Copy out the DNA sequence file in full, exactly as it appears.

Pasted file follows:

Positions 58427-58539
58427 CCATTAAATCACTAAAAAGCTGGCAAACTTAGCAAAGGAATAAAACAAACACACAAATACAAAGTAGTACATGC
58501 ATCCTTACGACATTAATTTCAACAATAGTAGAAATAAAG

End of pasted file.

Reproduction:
Positions 58427-58539
58427 CCATTAAATCACTAAAAAGCTGGCAAACTTAGCAAAGGAATAAAACAAACACACAAATACAAAGTAGTACATGC
58501 ATCCTTACGACATTAATTTCAACAATAGTAGAAATAAAG